Modeling host-pathogen interactions with human intestinal epithelia using enteroid monolayers on permeable supports (such as Transwells) represents an alternative to animal studies or use of colon cancer-derived cell lines. However, the static monolayer model does not expose epithelial cells to mechanical forces normally present in the intestine, including luminal flow and serosal blood flow (shear force) or peristaltic forces. To determine the contribution of mechanical forces in the functional response of human small intestine to a virulence factor of a pathogenic intestinal bacterium, human jejunal enteroids were cultured as monolayers in microengineered fluidic-based Organ-Chips (Intestine-Chips) exposed to enterotoxigenic Escherichia coli heat-stable enterotoxin A (ST) and evaluated under conditions of static fluid, apical and basolateral flow, and flow plus repetitive stretch. Application of flow increased epithelial cell height and apical and basolateral secretion of cyclic GMP (cGMP) under baseline, unstimulated conditions. Addition of ST under flow conditions increased apical and basolateral secretion of cGMP relative to the level under static conditions but did not enhance intracellular cGMP accumulation. Cyclic stretch did not have any significant effect beyond that contributed by flow. This study demonstrates that fluid flow application initiates changes in intestinal epithelial cell characteristics relative to those of static culture conditions under both baseline conditions and with exposure to ST enterotoxin and suggests that further investigations of the application of these mechanical forces will provide insights into physiology and pathophysiology that more closely resemble intact intestine than study under static conditions.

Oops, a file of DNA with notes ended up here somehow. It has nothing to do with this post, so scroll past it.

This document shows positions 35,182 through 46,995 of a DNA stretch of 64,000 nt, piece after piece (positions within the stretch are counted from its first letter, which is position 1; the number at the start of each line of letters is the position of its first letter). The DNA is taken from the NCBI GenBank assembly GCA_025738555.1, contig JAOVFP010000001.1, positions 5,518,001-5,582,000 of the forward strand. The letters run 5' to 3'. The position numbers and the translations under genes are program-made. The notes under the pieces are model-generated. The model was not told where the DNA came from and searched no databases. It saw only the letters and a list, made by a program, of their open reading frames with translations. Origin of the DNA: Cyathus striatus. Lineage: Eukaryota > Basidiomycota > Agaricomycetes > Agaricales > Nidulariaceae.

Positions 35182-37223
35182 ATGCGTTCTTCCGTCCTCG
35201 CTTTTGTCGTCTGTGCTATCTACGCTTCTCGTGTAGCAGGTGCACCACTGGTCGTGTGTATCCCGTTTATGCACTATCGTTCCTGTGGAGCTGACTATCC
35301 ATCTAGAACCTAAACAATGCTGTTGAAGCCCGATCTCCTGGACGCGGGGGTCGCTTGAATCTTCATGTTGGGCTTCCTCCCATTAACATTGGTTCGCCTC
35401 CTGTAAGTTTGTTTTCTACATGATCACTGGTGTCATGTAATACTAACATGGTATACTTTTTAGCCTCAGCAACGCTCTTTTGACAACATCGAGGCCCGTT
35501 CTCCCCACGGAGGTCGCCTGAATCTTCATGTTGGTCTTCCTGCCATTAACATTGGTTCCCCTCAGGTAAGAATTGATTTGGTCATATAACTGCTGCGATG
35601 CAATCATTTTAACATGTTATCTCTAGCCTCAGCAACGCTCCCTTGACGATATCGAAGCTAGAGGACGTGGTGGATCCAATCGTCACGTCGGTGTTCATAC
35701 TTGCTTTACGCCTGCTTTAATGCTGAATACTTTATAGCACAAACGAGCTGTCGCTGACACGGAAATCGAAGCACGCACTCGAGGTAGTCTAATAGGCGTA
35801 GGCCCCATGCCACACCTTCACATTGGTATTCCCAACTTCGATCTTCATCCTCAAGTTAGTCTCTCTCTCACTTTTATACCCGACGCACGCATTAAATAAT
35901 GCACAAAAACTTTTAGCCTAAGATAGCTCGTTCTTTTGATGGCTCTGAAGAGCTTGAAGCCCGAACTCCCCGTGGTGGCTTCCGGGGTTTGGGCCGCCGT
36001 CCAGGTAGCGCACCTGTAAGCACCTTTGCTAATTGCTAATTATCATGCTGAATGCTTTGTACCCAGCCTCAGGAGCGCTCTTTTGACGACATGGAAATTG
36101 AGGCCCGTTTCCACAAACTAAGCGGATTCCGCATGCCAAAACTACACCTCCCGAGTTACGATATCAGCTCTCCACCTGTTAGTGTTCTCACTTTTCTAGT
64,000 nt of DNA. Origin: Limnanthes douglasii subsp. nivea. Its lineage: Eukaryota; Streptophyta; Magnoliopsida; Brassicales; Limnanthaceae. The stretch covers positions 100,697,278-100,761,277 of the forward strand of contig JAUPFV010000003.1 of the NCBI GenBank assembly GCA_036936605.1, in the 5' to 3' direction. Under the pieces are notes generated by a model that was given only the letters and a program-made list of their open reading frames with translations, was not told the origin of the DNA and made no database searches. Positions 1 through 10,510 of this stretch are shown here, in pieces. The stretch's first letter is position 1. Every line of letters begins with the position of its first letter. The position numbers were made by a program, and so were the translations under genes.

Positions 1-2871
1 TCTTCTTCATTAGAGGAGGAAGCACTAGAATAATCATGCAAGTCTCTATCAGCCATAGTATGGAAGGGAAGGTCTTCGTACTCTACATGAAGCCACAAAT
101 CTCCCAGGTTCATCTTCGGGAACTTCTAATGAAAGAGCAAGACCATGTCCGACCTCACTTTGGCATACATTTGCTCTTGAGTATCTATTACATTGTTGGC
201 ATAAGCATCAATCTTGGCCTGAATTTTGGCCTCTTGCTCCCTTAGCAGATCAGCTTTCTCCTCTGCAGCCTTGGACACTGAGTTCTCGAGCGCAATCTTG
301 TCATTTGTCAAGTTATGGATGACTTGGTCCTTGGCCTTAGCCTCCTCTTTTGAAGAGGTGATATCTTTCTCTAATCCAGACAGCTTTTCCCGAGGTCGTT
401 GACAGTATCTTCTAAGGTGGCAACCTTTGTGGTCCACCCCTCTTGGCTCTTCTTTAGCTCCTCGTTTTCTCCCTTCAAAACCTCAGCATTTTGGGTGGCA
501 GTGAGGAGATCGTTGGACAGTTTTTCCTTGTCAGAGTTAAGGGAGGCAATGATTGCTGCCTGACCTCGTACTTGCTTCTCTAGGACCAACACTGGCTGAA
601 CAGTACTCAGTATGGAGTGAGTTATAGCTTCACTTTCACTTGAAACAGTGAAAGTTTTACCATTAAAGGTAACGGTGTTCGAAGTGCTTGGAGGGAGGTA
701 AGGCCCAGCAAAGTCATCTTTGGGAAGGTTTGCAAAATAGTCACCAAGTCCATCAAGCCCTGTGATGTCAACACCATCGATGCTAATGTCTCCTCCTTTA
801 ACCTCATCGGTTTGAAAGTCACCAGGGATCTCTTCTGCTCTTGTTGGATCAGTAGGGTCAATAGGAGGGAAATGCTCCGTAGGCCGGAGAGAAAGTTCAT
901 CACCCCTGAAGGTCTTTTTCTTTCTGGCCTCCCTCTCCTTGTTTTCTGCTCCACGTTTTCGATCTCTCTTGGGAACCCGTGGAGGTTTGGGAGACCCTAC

- Heat-stable enterotoxin
- Mechanical stress